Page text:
On Tuesday, the US Department of State Undersecretary for Political Affairs Thomas Shannon said Washington would use its veto power in the Security Council to block the possible sales of the fighter jets to Iran.
“The sale of Su-30 fighter aircraft is prohibited under UNSCR 2231 without the approval of the UN Security Council and we would block the approval of any sale of fighter aircraft under the restrictions,” Shannon said, referring to the UN resolution.
Head of the Russian Foreign Ministry’s department for non-proliferation and arms control, Mikhail Ulyanov, dismissed the claim.
“Such deliveries are not prohibited, they are allowed, and this follows from the text of the resolution,” the Interfax news agency quoted him as saying.
Resolution 2231, adopted by the Security Council on July 20, 2015, endorsed a nuclear agreement between Iran and the P5+1 group, comprising Russia, China, France, Britain, the US and Germany.
Shannon claimed that under the resolution, such weapon deliveries “require the submission of relevant notification to the Security Council and this notification’s endorsement by the Security Council.”
Ulyanov said Moscow has not forwarded such a notification to the Security Council so far.
Political analysts say Resolution 2231 does not prohibit Iran from buying fighter jets, and its language is not legally binding and cannot be enforced with punitive measures.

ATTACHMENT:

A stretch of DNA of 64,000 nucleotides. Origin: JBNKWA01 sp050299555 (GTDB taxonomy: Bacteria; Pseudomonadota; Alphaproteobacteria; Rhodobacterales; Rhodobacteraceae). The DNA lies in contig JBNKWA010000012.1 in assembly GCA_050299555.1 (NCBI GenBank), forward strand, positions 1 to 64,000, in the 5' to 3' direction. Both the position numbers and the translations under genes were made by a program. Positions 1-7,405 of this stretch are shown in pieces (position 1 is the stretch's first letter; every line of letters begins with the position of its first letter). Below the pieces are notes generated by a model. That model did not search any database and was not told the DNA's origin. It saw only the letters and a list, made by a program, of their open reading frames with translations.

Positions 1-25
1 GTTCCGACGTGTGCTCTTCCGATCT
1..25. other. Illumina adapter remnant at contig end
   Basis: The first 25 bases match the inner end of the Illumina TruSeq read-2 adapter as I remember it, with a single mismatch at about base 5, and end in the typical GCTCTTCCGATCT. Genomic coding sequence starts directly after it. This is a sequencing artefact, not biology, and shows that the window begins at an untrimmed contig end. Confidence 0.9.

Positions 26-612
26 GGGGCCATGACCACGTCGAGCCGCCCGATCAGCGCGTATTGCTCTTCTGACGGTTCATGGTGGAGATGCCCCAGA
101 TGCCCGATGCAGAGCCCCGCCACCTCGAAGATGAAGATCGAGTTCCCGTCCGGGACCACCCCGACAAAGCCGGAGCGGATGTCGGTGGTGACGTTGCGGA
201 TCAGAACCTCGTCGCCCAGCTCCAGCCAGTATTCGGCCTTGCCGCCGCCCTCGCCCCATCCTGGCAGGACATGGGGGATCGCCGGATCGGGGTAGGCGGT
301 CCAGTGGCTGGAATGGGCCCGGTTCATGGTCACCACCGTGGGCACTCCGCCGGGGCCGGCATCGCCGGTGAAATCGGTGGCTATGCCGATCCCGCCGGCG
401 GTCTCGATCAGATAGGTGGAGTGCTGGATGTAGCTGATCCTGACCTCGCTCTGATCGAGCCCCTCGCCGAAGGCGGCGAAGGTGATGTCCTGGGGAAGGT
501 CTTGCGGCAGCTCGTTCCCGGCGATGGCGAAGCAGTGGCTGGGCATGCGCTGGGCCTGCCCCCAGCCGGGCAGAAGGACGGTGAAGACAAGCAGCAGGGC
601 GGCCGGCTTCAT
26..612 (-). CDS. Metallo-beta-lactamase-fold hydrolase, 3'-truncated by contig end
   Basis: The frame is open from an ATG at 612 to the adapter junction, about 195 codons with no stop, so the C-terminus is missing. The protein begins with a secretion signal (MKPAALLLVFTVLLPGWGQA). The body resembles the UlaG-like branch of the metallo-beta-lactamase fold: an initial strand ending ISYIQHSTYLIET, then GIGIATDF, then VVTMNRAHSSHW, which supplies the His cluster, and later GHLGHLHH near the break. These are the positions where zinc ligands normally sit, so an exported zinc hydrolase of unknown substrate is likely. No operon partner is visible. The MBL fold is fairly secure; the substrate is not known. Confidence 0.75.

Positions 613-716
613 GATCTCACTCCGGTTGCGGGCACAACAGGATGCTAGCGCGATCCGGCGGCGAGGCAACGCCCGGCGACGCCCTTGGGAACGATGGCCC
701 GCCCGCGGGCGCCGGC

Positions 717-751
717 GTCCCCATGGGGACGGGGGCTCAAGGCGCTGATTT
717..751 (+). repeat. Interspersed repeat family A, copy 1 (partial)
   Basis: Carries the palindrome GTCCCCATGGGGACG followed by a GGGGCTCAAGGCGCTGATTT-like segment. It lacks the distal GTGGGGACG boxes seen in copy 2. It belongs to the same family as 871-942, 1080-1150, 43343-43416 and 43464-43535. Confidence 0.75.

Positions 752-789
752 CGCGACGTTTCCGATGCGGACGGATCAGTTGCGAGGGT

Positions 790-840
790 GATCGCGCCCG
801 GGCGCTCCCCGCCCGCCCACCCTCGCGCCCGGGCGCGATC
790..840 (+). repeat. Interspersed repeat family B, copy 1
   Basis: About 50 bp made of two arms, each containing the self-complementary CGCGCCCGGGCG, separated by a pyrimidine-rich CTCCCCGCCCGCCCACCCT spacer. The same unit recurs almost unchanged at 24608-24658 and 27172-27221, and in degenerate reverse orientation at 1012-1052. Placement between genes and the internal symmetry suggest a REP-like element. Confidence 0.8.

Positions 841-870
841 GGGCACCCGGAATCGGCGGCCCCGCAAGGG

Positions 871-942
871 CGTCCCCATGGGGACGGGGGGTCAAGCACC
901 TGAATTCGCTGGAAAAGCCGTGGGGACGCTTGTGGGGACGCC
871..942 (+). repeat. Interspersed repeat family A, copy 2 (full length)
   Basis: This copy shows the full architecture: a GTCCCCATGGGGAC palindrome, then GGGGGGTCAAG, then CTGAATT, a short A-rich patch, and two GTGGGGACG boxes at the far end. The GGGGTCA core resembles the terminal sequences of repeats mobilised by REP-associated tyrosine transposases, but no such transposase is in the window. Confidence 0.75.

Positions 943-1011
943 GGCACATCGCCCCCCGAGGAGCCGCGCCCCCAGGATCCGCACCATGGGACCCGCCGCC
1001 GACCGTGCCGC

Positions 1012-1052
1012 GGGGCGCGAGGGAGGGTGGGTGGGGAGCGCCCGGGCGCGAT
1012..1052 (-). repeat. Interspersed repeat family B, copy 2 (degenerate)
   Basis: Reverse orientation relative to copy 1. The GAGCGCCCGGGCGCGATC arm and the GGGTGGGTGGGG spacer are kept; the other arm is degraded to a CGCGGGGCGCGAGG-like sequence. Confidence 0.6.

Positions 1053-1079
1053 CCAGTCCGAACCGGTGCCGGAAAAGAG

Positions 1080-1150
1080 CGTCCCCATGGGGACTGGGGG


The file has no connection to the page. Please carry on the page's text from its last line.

Su-30 is a multirole advanced fighter aircraft for all-weather, air-to-air and air-to-surface deep interdiction missions.
Iran and the P5+1 finalized the nuclear agreement, dubbed the Joint Comprehensive Plan of Action (JCPOA) in Vienna, Austria, in July last year. They started to implement the JCPOA on January 16, 2016.
On Tuesday, a senior Russian diplomat also said Moscow would begin the first shipment of its S-300 air defense missile systems to Iran in the coming days.
“I don’t know if this will happen today, but they (S-300 missiles) will be loaded (for shipment to Iran),” Interfax quoted Zamir Kabulov, a department chief at the Foreign Ministry, as saying.